Perhaps the most common counter to our abolitionist position is the economic argument: If horseracing were to disappear so, too, would many jobs (never mind that most are low-wage); ancillary industries – feed suppliers, vets, farriers, breeders, of course – would also take a hit. Similarly, there are a handful of towns that have come to be identified by, or have intentionally set out to identify themselves with, the local racetrack. Saratoga Springs is perhaps the most prominent example.
While protesting at Saratoga Race Course, we are frequently asked how our goal – to close the track – would impact the environs. First, I say that money should not factor into questions of morality. If something is wrong, jobs are not relevant. Beyond that, however, I tout the town, pointing to all the wonderful things it has to offer that does not include exploiting, abusing, and killing horses. A recent NYRA ad in the New York Post makes my case – racing and track particulars redacted, of course.
“The graceful, cosmopolitan city of Saratoga Springs, nestled in upstate New York just north of Albany and full of Victorian charm, is a destination filled with fabulous dining, bountiful boutiques, relaxing day spas, lavish golf courses, thriving nightlife, beautiful state parks [and] a variety of shops and restaurants that fuel the thriving downtown business community.
No matter your summertime craving, the main stretch of Saratoga Springs offers plenty of possibilities. Once you’ve taken your last bite [visit] Caroline Street, known for its row of bars and pubs, to keep the night going. There you’ll experience New Orleans vibes, with the party often spilling out onto the sidewalk. Or enjoy an evening at the Saratoga Performing Arts Center, which features an outdoor amphitheater with expansive lawn seating for rock, classical, and jazz concerts in addition to world-class ballet.
The wide array of offerings provides something for everyone and the charming city of Saratoga Springs will make you feel as though you’ve traveled much farther than upstate New York.”
Exactly – and it can all be had sans animal cruelty.
Well Saratoga – get off your ass then and do something about the abuse and cruelty within the horse racing industry. Most of us don’t care what the hell your town looks like or the ambiance involved – we care about the lives of these poor horses that are being abused and slaughtered at the hands of the cruel owners and trainers. That is our number 1 priority – we do not care what town this is in – how many people will be affected by employment losses and if you people as a general public are so concerned about all of these factors then you need to get on board and do something to protect all. The horse racing does not have to be as criminal as it is but unfortunately in todays world of horse racing is seems to be about the cruelty and of course the MONEY – always the greed is at the bottom of everything those goes on. Stop the abuse, Stop the slaughter of these gorgeous horses and work with the groups that are trying to preserve their lives and possibly you may benefit in the long run, but as it stands now shutting down all tracks across the country seems to be the only positive solution to a horrendous act of cruelty and death!!!!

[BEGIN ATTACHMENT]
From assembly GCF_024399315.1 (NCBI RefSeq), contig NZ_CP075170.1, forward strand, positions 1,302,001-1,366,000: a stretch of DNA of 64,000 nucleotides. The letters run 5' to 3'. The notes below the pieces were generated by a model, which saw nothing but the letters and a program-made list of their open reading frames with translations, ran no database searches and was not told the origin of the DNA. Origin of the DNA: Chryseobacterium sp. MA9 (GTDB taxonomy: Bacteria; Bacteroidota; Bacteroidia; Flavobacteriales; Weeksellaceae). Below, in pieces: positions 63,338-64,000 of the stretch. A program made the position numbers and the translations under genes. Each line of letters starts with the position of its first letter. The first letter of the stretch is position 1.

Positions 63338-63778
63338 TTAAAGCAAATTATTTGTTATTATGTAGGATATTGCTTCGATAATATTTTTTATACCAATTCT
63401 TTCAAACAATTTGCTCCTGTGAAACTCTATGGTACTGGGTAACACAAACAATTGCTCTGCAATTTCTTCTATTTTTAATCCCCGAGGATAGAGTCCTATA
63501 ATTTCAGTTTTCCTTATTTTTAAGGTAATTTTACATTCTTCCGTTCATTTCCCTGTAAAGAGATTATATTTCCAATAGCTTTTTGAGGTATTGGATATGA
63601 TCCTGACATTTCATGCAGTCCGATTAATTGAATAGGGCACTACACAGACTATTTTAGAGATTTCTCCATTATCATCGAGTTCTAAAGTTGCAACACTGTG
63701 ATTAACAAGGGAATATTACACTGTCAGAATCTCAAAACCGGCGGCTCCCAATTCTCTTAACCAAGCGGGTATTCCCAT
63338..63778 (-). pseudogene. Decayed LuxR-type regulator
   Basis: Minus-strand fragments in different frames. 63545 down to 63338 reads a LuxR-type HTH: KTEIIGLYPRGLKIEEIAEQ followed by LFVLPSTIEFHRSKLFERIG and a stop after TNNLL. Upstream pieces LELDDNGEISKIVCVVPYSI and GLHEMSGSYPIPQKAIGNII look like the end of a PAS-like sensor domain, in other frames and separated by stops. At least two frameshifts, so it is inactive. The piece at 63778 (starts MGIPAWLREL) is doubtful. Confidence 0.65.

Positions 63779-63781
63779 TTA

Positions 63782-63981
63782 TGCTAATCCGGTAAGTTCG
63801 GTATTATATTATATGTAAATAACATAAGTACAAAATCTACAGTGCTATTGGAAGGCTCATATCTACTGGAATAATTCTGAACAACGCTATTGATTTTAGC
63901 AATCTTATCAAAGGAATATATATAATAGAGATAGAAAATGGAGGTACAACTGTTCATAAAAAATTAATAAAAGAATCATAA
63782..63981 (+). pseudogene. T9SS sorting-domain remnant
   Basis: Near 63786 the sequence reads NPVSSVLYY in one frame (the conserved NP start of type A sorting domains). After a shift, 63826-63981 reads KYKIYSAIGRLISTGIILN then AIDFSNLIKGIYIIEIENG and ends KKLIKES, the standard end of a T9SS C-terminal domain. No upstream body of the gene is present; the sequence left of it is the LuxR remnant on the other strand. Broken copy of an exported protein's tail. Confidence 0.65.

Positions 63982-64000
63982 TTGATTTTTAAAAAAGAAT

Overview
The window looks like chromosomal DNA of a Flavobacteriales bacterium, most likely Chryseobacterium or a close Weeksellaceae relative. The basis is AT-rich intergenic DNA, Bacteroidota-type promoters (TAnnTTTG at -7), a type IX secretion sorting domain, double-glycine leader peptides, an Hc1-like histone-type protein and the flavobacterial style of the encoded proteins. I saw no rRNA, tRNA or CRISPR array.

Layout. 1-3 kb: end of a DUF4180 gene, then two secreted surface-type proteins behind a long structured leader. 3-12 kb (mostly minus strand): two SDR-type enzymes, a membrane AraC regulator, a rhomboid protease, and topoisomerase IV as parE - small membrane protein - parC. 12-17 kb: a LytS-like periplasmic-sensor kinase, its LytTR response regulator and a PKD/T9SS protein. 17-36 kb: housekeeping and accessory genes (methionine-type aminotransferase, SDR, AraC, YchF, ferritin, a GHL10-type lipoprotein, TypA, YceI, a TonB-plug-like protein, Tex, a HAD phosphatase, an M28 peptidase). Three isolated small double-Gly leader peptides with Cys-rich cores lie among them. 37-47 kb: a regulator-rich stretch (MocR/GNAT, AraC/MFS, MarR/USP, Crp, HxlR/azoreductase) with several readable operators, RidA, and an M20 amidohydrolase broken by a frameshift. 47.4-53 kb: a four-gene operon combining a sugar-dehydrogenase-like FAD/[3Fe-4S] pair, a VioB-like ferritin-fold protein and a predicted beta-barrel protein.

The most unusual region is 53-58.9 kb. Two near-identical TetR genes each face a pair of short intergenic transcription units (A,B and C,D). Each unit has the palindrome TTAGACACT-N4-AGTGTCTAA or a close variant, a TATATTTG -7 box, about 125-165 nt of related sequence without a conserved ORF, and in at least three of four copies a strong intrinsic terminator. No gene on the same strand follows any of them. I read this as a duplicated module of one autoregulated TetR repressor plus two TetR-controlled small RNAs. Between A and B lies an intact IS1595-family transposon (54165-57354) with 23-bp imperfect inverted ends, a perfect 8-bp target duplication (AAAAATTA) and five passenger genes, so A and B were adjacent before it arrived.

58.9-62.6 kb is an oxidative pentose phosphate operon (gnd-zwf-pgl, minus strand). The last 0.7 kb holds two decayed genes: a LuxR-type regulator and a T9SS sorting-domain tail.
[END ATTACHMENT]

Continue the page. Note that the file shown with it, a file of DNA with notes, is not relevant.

What about the thoroughbreds? What would happen to them?
Cordially Dina Boyer http://www.dinaboyerphotography.com firstname.lastname@example.org
Dina – what happens to them now?
Dina they would probably be better looked after once the closure is announced because right now thousands of thoroughbreds are bled out on the slaughterhouse floor.
Part of the closure process would include a legally mandated amount of money, taken from the billions in profits they receive now, to ensure a soft landing.
So the situation would be much better.
Of course the breeding would dwindle out and eventually completely stop so no more racehorses to send to slaughter.
Yesterday I was watching a T.V special on the civil war with a focus on slavery.
When Abraham Lincoln announced the Emancipation Proclamation the slave masters in the south all resonated with one question: “what would happen to all the slaves if we were to free them?”
There’s not much of a dichotomy between slavery and horse racing when it comes to your question.
Perhaps you should be posing this question to the horse racing entities especially the ones who are making all the money off their bones, backs and lives.